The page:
© Copyright 2022 John Shatzer

Sunday, October 30, 2022

The Living Idol (1957)

The movie opens with some men climbing up a set of narrow stairs in an Incan pyramid. When they reach the top they discover a statue of a jaguar, which freaks Juanita out. She is a lovely young lady that was with the men. One of the men, Terry, races after her. Turns out that and she are sweet on each other. When Juanita’s father dies in an accident at the dig the other man, Doctor Stoner, adopts here. Following so far?

Months later Juanita is living with Stoner in Mexico City where he is working on his theories regarding superstition. This is important because he thinks that Juanita is cursed or something like that. She has never been right since being scared by the jaguar statue. When Terry returns from Korea, he is a photographer, he picks back up with her. But soon it becomes obvious that things aren’t right. There is a big fight between the jaguar god, in the form of an animal that Stoner releases from the zoo and Terry. Some people die and the rest live happily ever after. 

I really wanted to like this one. Sadly, the story spends far too much time on the romance between Juanita and Terry. There are several dance numbers, some romance, and much drama. That shouldn’t be a big surprise since this was co-produced by a large Hollywood studio, Allied Artists and that was par for the course. Sure, there is an occasional “what the Hell” moment to let you know there is something supernatural afoot, but these are spread out too much for the movie to create any momentum. Forty minutes in and we have yet to see much of anything in the way of old school horror. That brings me to the other big issue. At forty minutes in we still have another hour to go! This movie is far too long for what it is, and they could have taken a cue from the independent horror productions of the fifties and trimmed it down. 

The cast is decent with the most familiar face being Steve Forrest, who I recognized from his television work in the seventies. The Living Idol was co-directed by Rene Cardona, who I know from several Santo movies. I also have to say that the fact this was shot in color, a novelty reserved for bigger budgeted movies in the fifties, as well as it being shot on location was nice. The movie is beautiful and takes advantage of the exotic locations available to the filmmakers. We also get some nifty carnival sequences that are highlights of the first half. I just wished they had a tighter grip and focus on the story they were trying to tell.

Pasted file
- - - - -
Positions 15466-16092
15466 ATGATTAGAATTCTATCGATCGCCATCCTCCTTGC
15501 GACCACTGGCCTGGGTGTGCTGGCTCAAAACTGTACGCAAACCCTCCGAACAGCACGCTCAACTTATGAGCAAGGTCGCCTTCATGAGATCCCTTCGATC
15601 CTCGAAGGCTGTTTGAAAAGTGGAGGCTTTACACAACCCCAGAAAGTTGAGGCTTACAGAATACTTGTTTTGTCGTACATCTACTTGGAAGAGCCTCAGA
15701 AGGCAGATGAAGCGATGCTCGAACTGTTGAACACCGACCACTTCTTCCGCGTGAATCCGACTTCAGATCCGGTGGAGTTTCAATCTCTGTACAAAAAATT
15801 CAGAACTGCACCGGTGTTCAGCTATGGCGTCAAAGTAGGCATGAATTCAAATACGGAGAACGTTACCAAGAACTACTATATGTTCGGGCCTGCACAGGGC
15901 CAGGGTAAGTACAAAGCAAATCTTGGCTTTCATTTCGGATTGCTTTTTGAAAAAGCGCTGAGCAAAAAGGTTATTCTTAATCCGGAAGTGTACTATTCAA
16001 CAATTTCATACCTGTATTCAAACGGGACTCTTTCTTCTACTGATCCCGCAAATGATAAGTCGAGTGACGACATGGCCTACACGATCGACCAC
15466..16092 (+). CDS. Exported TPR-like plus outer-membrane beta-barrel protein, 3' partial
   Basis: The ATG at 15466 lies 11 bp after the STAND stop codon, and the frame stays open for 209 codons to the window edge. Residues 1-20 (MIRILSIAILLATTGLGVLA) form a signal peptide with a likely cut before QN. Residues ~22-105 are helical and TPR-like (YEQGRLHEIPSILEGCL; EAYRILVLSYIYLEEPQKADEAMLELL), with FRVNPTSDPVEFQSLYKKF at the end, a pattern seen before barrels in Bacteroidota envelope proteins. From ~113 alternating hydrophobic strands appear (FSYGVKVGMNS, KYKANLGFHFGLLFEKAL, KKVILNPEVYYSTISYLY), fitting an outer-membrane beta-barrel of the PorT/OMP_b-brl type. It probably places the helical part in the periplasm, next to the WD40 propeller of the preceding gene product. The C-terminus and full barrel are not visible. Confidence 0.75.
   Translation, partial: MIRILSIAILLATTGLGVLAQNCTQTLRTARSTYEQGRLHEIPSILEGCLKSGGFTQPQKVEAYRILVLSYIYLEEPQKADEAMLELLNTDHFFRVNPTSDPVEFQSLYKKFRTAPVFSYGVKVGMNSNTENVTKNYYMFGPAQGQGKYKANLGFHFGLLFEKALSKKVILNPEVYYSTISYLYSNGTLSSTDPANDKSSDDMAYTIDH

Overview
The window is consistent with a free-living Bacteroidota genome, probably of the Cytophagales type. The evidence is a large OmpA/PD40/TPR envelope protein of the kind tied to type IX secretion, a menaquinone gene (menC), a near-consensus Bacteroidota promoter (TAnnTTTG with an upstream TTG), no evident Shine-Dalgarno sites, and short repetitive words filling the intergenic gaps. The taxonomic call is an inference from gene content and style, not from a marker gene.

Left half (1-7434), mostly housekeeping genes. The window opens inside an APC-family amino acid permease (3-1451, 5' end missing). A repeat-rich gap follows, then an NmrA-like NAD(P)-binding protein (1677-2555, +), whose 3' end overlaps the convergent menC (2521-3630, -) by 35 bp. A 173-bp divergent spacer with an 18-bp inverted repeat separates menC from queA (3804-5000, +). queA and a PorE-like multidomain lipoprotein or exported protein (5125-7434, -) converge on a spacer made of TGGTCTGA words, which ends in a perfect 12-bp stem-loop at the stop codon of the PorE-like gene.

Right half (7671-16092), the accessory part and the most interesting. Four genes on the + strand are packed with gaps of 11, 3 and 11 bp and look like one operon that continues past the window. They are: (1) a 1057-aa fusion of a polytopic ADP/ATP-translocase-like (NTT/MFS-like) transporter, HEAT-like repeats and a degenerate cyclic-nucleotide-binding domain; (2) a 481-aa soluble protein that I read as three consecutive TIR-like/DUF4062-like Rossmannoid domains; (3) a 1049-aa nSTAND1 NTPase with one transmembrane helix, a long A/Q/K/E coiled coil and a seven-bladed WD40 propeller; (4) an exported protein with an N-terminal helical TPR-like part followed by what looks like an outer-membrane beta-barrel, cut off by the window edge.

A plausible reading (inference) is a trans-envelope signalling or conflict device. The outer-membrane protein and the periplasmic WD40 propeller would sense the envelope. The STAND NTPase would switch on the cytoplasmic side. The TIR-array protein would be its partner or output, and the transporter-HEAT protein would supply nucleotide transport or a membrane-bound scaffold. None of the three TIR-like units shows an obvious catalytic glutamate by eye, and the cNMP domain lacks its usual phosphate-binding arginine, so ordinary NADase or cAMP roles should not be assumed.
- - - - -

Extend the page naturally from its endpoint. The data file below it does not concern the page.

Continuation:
I noticed that many folks compare this to Cat People. While the subject is similar and they both share a sequence where the lead actress is traumatized by a trip to the zoo, that is a far superior movie. There is some mystery and tension to that movie that we just don’t get with The Living Idol. Again, I wanted to like this one but simply can’t recommend it. 

© Copyright 2022 John Shatzer

Saturday, October 29, 2022

Isn’t it Shocking? (1973)

I’ve been having some amazing luck finding old made for television flicks to cover here at the site. This one stars Alan Alda of Mash fame as a local lawman named Dan. He wakes up at his girlfriends one morning to find out that one of the locals has died of a heart attack in the middle of the night. But he is bothered by the fact that she wasn’t wearing a nightgown. When her husband follows soon after he is suspicious, especially since he is missing his PJ’s as well. 

More bodies follow with the only connection being that they all graduated from high school in the same year. Dan struggles to figure out not only the why, but also the how of the murders. With the help of the local doctor and her father the coroner he does eventually sort it all out. But will that happen before the killer is done? And will Dan take the big promotion and move to a bigger town?